Buy-back activity was high for the second consecutive year, with 113 companies posting 4,967 repurchases worth HK$5.45 billion in 2012, based on trades up to December 28. The figures, however, were sharply down from the previous year's 161 firms, 6,922 trades and HK$10.68 billion. Despite the sharp fall, the buy-back totals in the past two years are higher than the yearly averages of 81.5 companies, 2,800 trades and HK$5.34 billion from 2009 to 2010.
Breaking down the trading in 2012, buy-back activity was higher from the second to the third quarters, with 3,021 transactions worth HK$3.69 billion. The figures accounted for 61 per cent and 68 per cent, respectively, of the total number of trades and value for the year. Buy-backs in the first and fourth quarters, on the other hand, amounted to 1,946 trades worth HK$1.76 billion.
Industrial stocks led the buying, with 30 firms recording 1,242 transactions worth HK$1.13 billion. This sector led all categories for the number of companies, transactions and value. Four other sectors that recorded heavy buy-backs were technology, financials, retail and property, with a combined 1,724 trades worth HK$3.17 billion. The buy-backs in these five sectors amounted to 71 companies, 2,966 trades and HK$4.3 billion. The totals accounted for 63 per cent, 60 per cent and 79 per cent of the total number of firms, trades and value for the year.
Nine of the 10 firms that bought back the most shares by value this year saw their share prices end the year higher from their average purchase prices. The buying was spread across several sectors, with an average price increase of 28 per cent.
The top buyer by value was financial services provider Allied Properties (HK) with nearly 562 million shares worth HK$591 million bought from January to June at an average of HK$1.05 each. The stock closed 39 per cent higher from the group's average buy-back price at HK$1.46 on Friday.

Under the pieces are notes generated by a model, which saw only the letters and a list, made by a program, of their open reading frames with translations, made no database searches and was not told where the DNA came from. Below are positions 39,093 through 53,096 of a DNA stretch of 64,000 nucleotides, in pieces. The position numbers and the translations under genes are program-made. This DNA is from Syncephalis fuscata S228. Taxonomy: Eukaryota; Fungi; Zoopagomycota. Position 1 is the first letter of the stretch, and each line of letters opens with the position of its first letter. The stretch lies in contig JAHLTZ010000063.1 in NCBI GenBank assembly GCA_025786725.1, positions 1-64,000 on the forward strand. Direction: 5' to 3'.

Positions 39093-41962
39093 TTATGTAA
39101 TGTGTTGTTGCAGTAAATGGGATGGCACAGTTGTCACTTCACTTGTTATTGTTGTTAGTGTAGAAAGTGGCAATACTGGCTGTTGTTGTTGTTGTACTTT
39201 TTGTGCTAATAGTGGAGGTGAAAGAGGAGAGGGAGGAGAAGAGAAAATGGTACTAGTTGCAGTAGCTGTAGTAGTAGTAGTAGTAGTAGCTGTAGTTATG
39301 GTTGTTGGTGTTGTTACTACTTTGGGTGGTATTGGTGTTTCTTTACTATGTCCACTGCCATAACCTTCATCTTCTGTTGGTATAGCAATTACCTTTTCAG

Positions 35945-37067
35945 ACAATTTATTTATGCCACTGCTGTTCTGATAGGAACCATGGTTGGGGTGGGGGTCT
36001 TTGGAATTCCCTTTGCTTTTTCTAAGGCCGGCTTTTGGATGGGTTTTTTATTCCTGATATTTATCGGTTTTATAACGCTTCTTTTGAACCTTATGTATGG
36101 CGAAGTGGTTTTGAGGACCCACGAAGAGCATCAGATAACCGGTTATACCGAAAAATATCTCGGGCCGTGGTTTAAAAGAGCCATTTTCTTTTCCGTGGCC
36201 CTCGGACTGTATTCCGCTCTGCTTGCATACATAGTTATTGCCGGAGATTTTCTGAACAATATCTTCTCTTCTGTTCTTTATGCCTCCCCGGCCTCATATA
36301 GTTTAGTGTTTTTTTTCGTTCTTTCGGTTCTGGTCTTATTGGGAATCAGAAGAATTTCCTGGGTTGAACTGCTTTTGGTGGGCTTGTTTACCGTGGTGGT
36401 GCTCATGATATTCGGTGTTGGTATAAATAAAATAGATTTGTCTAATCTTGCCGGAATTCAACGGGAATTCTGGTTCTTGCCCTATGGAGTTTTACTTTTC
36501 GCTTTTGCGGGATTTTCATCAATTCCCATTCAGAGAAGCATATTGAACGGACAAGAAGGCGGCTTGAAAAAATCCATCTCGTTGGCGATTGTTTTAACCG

The second top buyer was property developer Soho China, with 95.6 million shares worth HK$506 million bought from August to December at an average of HK$5.29 each. The group recorded 86 transactions during the period at prices ranging from HK$4.72 to HK$6.12 each. The stock closed up 16 per cent from the company's average buy-back price at HK$6.11 on Friday.
Another company that bought back heavily this year was personal computer and IT products manufacturer Lenovo, with 57.2 million shares worth HK$342 million bought from June to July at an average of HK$5.98 each. The resurgence in the firm's global computer business propelled the stock to close 20 per cent higher from its purchase price at HK$7.18 on Friday.
Most firms that bought back shares in 2012 saw their share prices end higher from their average purchase prices. A total of 80 companies, or 71 per cent of the firms that repurchased shares this year, recorded gains from their purchase prices, with an average rise of 28 per cent. Meanwhile, 33 firms, or 29 per cent, saw their shares end lower from their average purchase prices, with an average fall of 20 per cent.
The top performer was fertiliser producer and magnesium alloy firm Century Sunshine Group, with 34.5 million shares bought from July to September at an average of 23 HK cents each. The buy-backs were well-timed as the stock closed 138 per cent higher from the group's buy-back price at 55 HK cents on Friday.
Another top performer was online game developer and mobile internet firm NetDragon Websoft, with 9.6 million shares bought in June at an average of HK$5.81 each. The stock gained 91 per cent from the group's average buy-back price to HK$11.10 on Friday.
Robert Halili is managing director of Asia Insider